Solid Colored Snakes

This is a heavy-bodied snake averaging 2 to 3 feet in length.
Adult coloration can be almost all black, with a little bit of brown, or they can appear as black and brown banded.  The juvinile pattern is much more pronounced with the tip of the tail a greenish yellow.  This snake isn't common to the Austin area.  I've never seen one here in Travis County, but I get a lot of calls from people who think that they have seen one, and it has always been a water snake.  They have never been recorded in Williamson County.

The Cottonmouth likes slow moving water or quiet ponds without a lot of human activity, they feed on frogs, fish, rodents, and birds.  They like to sit very still and blend into their surroundings.  If bothered, they will first try to get away, but if cornered they will be open their mouth and gape, showing their characteristic white mouth.  Most snakes have a white mouth, so this is not a way to identify this snake.  When sitting in the water, their entire body floats on the top of the water, as opposed to harmless water snakes, whose bodies will be below the surface of the water.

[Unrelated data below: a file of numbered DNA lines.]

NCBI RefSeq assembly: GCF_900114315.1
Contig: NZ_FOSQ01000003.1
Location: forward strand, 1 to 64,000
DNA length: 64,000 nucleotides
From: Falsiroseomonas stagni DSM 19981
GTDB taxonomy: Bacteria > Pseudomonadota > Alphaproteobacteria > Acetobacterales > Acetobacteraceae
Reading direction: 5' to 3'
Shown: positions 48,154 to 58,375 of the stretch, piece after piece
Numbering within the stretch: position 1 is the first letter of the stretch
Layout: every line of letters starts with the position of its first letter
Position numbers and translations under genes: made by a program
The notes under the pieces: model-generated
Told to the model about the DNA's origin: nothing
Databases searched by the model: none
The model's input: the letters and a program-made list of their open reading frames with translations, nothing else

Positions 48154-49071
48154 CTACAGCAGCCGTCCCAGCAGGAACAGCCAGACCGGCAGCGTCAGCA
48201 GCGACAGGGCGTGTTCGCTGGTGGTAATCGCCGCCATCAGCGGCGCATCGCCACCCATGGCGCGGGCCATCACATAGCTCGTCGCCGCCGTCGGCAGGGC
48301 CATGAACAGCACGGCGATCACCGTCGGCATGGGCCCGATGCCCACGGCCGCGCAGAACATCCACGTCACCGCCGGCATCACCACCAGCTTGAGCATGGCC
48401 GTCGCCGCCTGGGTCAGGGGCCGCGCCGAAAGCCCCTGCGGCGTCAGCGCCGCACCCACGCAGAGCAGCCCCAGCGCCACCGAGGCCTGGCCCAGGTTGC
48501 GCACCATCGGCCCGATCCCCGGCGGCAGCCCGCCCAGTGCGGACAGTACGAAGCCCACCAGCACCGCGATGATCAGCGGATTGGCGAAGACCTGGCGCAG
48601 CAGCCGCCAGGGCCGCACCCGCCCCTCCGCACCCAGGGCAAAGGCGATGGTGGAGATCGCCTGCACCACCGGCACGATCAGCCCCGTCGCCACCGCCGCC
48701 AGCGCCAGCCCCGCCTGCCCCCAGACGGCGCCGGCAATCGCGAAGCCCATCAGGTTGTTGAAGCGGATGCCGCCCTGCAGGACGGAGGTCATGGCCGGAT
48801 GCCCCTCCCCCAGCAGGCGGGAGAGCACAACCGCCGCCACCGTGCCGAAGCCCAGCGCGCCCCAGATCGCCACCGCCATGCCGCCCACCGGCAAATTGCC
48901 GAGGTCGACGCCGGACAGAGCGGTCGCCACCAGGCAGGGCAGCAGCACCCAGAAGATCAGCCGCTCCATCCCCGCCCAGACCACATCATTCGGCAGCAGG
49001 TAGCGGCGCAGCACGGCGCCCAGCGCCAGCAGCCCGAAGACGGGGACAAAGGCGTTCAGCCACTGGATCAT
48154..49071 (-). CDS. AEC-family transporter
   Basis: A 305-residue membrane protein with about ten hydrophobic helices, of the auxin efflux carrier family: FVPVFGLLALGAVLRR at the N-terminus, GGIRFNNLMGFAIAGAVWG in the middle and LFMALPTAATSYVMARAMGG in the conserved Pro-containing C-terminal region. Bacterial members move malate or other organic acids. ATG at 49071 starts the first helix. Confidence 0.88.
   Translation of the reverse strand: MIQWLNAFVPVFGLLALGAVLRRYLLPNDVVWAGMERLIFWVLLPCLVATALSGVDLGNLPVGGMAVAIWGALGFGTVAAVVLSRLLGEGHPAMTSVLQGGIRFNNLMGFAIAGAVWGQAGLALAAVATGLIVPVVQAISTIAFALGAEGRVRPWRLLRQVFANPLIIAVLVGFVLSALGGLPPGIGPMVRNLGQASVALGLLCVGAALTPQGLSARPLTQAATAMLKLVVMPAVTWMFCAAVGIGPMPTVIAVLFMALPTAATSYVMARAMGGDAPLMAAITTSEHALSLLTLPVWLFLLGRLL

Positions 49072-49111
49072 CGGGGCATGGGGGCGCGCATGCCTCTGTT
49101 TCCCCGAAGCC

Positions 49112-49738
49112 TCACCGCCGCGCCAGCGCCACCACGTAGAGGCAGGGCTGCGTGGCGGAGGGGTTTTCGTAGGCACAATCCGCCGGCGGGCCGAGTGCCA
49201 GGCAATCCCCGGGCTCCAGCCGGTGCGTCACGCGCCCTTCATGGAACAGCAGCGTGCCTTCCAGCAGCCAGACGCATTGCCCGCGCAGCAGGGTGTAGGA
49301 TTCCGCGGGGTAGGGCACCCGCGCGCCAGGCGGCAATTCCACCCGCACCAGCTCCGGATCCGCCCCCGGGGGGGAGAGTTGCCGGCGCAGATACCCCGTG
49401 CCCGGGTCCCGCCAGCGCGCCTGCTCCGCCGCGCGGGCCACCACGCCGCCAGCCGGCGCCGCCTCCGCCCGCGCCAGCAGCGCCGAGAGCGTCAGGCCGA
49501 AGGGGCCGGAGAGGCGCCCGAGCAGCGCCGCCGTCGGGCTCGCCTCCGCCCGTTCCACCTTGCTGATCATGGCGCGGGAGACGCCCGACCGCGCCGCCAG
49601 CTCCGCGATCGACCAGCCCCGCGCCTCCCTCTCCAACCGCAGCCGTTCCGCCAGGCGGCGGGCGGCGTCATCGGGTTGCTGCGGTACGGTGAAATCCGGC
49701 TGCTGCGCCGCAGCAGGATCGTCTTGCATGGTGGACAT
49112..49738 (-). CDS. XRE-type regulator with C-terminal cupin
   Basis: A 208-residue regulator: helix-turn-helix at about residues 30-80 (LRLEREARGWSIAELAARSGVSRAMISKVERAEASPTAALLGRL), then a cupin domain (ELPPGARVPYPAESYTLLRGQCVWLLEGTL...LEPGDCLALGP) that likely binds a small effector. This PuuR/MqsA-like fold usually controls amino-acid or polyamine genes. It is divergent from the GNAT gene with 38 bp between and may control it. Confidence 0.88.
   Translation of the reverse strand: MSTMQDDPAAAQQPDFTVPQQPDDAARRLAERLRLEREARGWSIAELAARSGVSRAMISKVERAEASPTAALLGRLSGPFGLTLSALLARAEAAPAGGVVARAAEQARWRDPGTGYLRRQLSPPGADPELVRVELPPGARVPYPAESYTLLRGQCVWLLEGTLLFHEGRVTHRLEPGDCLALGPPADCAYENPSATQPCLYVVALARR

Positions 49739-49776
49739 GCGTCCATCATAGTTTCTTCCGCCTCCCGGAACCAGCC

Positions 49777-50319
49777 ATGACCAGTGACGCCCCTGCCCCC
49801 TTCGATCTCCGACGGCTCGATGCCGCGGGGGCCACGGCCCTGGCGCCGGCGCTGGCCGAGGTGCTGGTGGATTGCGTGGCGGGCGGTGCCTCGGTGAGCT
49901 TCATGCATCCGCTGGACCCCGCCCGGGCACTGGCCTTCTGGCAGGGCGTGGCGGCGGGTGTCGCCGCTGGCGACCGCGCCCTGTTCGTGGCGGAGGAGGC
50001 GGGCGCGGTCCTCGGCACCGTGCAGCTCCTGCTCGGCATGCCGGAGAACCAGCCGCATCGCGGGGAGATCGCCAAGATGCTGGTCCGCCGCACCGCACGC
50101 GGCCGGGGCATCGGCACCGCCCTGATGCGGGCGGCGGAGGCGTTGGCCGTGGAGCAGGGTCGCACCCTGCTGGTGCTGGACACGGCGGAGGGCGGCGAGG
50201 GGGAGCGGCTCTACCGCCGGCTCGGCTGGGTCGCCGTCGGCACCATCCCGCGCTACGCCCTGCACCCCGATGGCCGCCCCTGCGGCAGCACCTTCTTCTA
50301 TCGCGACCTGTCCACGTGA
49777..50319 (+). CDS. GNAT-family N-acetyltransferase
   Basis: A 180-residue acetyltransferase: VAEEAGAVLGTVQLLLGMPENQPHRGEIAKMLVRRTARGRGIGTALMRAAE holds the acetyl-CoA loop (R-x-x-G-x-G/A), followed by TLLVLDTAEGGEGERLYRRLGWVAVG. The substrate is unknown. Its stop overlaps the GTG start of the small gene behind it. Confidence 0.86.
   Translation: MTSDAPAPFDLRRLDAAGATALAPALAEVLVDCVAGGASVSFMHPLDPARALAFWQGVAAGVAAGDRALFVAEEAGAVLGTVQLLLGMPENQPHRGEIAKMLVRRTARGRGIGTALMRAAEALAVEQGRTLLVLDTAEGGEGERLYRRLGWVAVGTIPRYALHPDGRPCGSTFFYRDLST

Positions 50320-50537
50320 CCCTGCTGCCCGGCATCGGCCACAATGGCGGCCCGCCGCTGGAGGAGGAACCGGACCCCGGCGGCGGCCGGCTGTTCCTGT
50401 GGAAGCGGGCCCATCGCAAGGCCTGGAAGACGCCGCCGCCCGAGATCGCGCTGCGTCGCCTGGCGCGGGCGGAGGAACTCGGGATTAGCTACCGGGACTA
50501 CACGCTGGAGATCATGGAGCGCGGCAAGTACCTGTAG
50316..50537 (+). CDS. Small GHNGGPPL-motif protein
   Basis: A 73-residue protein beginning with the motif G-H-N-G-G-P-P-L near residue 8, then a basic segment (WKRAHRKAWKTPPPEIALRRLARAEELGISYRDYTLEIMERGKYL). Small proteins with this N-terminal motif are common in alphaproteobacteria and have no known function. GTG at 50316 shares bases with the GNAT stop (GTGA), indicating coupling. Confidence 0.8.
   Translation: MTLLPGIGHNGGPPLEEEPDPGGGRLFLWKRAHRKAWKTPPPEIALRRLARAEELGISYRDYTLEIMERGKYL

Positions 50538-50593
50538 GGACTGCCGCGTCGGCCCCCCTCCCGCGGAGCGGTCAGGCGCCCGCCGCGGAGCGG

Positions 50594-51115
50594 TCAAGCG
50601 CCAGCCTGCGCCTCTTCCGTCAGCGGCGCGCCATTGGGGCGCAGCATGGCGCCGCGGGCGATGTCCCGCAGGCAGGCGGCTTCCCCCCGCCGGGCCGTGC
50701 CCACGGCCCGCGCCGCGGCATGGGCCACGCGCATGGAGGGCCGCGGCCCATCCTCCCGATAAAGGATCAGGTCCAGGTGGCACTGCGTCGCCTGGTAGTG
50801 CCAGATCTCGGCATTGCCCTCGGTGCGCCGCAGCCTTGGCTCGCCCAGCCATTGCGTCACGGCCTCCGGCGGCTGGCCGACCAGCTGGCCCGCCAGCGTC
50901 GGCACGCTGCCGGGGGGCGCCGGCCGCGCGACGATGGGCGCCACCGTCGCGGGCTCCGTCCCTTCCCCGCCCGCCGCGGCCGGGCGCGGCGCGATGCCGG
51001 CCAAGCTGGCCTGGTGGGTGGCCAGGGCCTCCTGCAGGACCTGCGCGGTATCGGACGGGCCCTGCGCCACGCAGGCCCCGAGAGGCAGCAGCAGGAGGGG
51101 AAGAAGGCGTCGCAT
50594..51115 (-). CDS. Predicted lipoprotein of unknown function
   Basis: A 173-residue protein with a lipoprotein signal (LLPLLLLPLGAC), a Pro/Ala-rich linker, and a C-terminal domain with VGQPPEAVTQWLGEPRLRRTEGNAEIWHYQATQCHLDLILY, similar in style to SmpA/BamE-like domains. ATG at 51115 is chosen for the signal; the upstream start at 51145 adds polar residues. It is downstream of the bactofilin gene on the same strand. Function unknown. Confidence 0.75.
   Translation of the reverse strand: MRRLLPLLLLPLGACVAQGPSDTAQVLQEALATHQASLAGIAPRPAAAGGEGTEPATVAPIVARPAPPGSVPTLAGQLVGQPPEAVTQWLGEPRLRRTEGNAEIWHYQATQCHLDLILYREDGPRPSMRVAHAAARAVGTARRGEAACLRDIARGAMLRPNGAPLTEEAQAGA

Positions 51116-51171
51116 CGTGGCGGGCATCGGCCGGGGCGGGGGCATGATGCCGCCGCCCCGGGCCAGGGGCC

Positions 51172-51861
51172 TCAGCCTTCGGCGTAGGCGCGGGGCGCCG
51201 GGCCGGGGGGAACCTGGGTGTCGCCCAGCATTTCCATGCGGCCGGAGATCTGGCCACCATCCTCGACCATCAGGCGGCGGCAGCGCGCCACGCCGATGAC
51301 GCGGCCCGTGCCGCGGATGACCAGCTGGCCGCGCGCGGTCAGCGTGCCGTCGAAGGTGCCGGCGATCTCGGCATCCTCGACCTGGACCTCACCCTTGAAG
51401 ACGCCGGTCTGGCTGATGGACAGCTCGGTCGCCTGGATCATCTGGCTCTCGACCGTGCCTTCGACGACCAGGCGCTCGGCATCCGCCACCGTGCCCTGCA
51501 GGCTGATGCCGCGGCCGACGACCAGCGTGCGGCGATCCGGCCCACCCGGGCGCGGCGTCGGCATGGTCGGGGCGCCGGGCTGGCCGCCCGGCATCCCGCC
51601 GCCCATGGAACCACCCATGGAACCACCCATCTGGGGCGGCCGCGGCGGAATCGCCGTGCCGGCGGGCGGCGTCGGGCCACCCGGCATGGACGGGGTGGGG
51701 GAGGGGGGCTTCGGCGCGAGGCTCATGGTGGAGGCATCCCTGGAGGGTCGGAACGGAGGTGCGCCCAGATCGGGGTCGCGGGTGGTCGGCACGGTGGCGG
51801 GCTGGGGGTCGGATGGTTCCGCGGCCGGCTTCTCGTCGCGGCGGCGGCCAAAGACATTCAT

Juveniles have a distinctive banding pattern and, like copperheads, a bright green tail tip.  As they get older, they tend to darken up, losing much of this banding pattern and becoming almost solid colored and losing the green color on the tail.

This is a large, slender snake averaging 4 to 6 feet in length.
They range in color from solid brown or solid tan to wide brown and tan bands. They can move very quickly and feed on reptiles, rodents, and birds. If cornered they can raise the front one-third of their bodies off the ground and they will bite, although they aren't venomous. They will also 'play dead' sometimes.

The adults average 3 to 4 feet in length.
Adults are olive to light green on top with a yellow belly.  Juveniles are blotched patterned with a brown or gray background. They feed on reptiles and sometimes rodents and birds.  When they are in the tall grass, they tend to hold their head high up above the grass for observation, similar to a periscope on a submarine.